Niche Markets in the Food Service Industry

You could pretty much sum up the restaurant scene in America in one sentence: Hamburgers are dead; and beef itself is losing some appeal. The kind of restaurant that is making a name for itself these days is the one that gets a cult following rather than marketing to a general broad appeal. Consider this as an open letter to the food service managers of America. For pity’s sake, do something different!

We might as well face it: only the young care about general appeal any more. A ten year old kid is the most conservative diner you could imagine. Take them to any restaurant offering a menu of wonders and delights, and they’ll head straight for the hot dog. No chili, no cheese, just ketchup, thank you. Pizza parlors are about as exciting as their culinary explorations get, but they’d better offer plain pepperoni or there’s going to be trouble.

But the grown-ups think in terms mostly of ethnic categories. And speaking of ethnicity, Mexican, Italian, and Chinese are fine… but isn’t it time that we acknowledged that there’s more than three countries that make food? Treat yourself to a Mediterranean restaurant some time and you’ll get a feel for what you’ve been missing. Falafel, hummus, baba ganoush, fresh wet green tea leaves, sweetening with honey instead of sugar, and ways to cook lamb you’ve never thought of. Pita bread baked fresh on the premises, so it shows up at your table in a puffed-up balloon and slowly deflates to the flat pancake shape.

America, the melting pot of international culture, and yet unless you’re in one of the five biggest cities you’re out of luck finding international foods outside of pizzas, and tacos. the bowl of chop suey if you’re lucky. South American cuisine that is farther south than Mexico is unheard of. An Argentinian or Brazilian restaurant perhaps? And when’s the last time you found a Russian deli outside of New York? America has made two gains in Russian cuisine – Pirozhki and Baklava, and Baklava is more Baltic than Russian. I bet if you’re a typical American, you’ve never seen Shashlyk. It’s a Russian-style shish-kebab usually made with marinated lamb and some favorably sweet grilled onions. How hard is that to make? To take another example, France gets praised for it’s wonderful cultural food, but by reputation only. Let’s see a few more French restaurants and perhaps we’ll get a chance to see what all the fuss is about.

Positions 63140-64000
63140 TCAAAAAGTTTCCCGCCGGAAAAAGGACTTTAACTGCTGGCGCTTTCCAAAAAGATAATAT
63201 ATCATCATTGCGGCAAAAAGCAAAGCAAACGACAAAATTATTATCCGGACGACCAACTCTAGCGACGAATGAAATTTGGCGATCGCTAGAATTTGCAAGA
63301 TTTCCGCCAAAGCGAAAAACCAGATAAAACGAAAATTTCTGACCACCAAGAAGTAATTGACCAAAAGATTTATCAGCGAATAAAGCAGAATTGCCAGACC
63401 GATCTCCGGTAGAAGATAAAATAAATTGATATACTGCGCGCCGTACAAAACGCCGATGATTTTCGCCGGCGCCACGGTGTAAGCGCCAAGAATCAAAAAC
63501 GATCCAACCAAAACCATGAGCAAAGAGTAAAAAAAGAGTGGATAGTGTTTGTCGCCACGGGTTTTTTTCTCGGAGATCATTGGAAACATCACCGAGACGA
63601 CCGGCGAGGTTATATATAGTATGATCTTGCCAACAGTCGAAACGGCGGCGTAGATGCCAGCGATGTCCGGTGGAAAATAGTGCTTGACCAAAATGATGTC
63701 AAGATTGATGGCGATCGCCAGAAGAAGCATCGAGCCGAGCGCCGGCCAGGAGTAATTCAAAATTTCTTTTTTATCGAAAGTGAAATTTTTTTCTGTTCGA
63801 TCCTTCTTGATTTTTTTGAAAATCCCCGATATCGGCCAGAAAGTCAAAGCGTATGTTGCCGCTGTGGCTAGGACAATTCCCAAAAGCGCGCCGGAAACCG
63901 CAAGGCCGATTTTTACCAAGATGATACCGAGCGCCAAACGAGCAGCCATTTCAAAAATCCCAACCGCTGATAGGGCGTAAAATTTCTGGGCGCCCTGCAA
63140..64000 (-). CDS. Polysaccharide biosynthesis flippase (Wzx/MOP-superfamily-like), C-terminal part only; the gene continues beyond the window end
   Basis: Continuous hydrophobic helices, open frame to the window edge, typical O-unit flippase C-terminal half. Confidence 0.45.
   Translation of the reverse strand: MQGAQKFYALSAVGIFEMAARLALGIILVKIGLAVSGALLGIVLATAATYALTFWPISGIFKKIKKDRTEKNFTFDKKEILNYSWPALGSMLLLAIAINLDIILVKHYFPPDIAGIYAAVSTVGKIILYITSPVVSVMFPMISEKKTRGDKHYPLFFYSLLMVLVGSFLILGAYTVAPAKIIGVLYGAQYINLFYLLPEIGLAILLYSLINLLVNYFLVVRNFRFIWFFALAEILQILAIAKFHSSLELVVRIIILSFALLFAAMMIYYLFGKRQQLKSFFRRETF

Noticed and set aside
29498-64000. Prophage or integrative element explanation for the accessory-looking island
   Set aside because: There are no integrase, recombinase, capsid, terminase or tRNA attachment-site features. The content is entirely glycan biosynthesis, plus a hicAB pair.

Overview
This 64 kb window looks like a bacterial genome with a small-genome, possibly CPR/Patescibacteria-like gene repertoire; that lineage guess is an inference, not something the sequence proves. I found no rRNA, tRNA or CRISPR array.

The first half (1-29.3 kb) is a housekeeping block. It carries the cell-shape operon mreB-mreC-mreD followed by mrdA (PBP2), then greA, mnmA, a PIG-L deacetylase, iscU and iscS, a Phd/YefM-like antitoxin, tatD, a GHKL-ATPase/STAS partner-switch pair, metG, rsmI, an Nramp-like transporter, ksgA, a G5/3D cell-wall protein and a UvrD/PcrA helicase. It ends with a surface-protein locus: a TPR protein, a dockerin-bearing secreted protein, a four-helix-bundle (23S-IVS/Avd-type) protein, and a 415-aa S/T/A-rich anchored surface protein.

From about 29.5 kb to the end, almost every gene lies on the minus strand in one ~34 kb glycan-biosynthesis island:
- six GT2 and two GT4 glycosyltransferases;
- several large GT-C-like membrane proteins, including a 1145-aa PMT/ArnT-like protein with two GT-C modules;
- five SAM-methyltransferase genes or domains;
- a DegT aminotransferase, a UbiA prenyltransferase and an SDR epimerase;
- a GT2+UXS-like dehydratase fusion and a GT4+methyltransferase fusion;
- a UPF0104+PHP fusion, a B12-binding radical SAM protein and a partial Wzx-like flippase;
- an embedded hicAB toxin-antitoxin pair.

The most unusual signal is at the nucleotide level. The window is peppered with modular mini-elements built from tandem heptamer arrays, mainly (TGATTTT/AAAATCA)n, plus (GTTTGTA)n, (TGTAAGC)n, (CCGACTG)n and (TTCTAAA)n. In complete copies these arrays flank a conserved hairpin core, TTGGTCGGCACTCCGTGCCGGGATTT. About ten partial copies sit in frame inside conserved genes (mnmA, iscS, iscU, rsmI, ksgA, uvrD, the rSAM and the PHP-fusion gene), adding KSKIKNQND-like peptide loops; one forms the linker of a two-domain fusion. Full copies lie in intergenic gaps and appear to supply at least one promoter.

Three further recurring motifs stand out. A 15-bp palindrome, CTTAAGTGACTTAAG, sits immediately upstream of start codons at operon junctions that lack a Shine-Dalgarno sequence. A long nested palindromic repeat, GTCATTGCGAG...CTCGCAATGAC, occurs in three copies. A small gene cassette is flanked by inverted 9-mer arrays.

America has a hard time dealing with it’s own native cultural diversity, it seems. You get cheese curds in Minnesota, Iowa, Wisconsin, and in the rest of the States cheese is yellow and in the form of flat slices. Cajun cuisine got rave reviews on all of the cooking shows on Food network, but the craze seems to have come and gone without more than a few Cajun-themed restaurants popping up. Nobody east of Utah seems to have heard of a Denver omelet, nobody west of New England seems able to understand how to cook a lobster. I guess Indian cuisine within driving distance is a faint hope when you can’t even get all of America into one food court.

And as if the lack of international diversity and interstate diversity weren’t enough, it seems that even the methods of preparing food are stuck in a rut. Why must all chicken be breaded and deep-fat fried? Travel the planet if you have to, but find a place serving broasted chicken and grab a plate of that. There, now, wasn’t it nice to have chicken that isn’t drowning in grease for a change?

Consider the other food varieties largely missing from the American plate. Did you know pasta can be made from something besides wheat, bread can actually be something besides bleached and white, pickles aren’t always sliced and sour, and they’ve invented varieties of pepper which can be served whole besides the Jalepeno? That kielbasa sausage tastes just as good on a bun as a hot dog? That sweeteners can be based on something besides corn? That you can put condiments on a sandwich that aren’t yellow and red? That tortillas can be made from something besides bleached wheat flour? Listen, if only I never have to look at another “French fry” as long as I live, it will be too soon; enough with the damn deep-fried potatoes already!

American cuisine draws a heavy dose of criticism abroad, and for good reason. We simply do not offer substantial variety. The usually noble American ethic of being practical and down-to-Earth takes on an edge when you ask for something besides fried cow. What, are you some kind of elitist? Fried potatoes not good enough for you, you want fried mushrooms or zucchini instead, eh? Yeah, you must be an Imperialist to be making demands like that! No, actually, we’re not Imperialist, we just saw that food pyramid that the USDA put out and thought that it might make a good idea to support it.